Urinary Calcium Excretion at Extremes of Sodium Intake in Normal ManMcCarron D.A. · Rankin L.I. · Bennett W.M. · Krutzik S. · McClung M.R. · Luft F.C.
Division of Nephrology, University of Oregon Health Sciences Center, Portland, Oreg., USA; Division of Nephrology, Indiana University Medical Center, Indianapolis, Ind., USA
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To elucidate the relationship between the renal regulation of sodium and calcium excretion at extremes of sodium intake, we studied 6 normal men ingesting a fixed, 400 mg/day calcium intake and four levels of sodium intake from 10 to 1,500 mEq/day. Serum ionized calcium was not influenced by sodium intake. Blood pressure and cardiac index increased modestly. Urinary calcium excretion increased to 262 ± 53 mg/day (mean ± SE). Plasma norepinephrine concentration, serum PTH levels, hematocrit, total serum protein concentrations and CO2 content decreased with increasing sodium intake. Urinary cAMP increased as sodium intake was raised from 10 to 300 mEq/day, but subsequently decreased to basal values. Urinary calcium and sodium excretion were related (p < 0.001) in a nonlinear fashion as were the fractional excretions of these cations (p < 0.001). The filtered calcium load and the fractional calcium excretion were directly and linearly related (p < 0.001). We conclude that the effect of sodium intake on urinary calcium excretion principally reflects changes in the filtered calcium load rather than changes in renal sodium handling. Calcium homeostasis at extremes of sodium intake does not appear to be critically dependent upon PTH-mediated mechanisms. The data suggest that the proximal tubule has a remarkable capacity to dissociate calcium resorption from that of sodium.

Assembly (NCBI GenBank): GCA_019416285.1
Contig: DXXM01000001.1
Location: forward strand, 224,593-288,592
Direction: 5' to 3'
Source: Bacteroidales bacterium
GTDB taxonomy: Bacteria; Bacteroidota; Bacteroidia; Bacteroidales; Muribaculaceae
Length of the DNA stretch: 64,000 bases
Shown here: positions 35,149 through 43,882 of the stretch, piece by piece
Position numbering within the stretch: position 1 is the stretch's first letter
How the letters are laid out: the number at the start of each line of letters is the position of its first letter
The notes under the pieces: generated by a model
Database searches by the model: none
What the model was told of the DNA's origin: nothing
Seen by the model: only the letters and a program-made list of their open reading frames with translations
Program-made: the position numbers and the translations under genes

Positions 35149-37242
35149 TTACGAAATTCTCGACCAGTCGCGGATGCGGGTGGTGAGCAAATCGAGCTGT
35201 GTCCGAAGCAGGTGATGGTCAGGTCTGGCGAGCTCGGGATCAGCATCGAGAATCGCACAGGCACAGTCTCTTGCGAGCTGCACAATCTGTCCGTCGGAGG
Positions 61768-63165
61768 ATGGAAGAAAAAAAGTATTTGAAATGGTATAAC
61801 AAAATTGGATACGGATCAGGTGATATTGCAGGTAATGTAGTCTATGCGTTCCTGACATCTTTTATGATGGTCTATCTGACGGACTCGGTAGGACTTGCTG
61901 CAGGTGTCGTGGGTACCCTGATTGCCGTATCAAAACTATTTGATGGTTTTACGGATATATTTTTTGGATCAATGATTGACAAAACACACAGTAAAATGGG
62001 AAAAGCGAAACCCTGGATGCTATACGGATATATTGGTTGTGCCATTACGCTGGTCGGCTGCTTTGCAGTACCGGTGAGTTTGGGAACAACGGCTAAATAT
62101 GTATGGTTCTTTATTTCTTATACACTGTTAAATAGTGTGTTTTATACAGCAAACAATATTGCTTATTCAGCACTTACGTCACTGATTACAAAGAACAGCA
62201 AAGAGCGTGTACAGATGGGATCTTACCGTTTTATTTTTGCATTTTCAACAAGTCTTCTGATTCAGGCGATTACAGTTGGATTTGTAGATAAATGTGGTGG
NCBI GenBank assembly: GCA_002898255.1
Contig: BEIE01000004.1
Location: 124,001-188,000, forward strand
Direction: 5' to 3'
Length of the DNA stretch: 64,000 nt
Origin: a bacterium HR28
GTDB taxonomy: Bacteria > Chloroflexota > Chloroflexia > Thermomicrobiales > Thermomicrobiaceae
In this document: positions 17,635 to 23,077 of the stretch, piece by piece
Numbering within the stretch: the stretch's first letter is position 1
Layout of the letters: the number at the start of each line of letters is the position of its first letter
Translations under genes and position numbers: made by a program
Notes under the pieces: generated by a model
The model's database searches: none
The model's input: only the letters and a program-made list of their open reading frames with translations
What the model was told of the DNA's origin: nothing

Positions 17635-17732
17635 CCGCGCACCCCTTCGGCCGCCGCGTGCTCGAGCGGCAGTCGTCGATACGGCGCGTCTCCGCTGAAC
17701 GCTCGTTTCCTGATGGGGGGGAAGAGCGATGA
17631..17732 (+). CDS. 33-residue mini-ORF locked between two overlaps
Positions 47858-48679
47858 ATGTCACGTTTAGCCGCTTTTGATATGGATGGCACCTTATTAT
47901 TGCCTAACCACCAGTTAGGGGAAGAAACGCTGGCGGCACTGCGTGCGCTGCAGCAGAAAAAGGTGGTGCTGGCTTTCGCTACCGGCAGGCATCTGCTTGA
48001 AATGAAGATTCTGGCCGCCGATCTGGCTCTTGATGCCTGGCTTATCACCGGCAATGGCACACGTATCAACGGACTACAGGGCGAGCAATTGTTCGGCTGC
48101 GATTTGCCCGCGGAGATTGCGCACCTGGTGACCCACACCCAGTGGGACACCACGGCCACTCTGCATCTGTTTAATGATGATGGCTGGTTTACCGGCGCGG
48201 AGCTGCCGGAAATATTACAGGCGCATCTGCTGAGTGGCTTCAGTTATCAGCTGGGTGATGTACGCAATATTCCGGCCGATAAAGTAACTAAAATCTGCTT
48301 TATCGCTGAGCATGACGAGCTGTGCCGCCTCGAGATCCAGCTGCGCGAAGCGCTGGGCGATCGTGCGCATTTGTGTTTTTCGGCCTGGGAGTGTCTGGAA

© 1981 S. Karger AG, Basel
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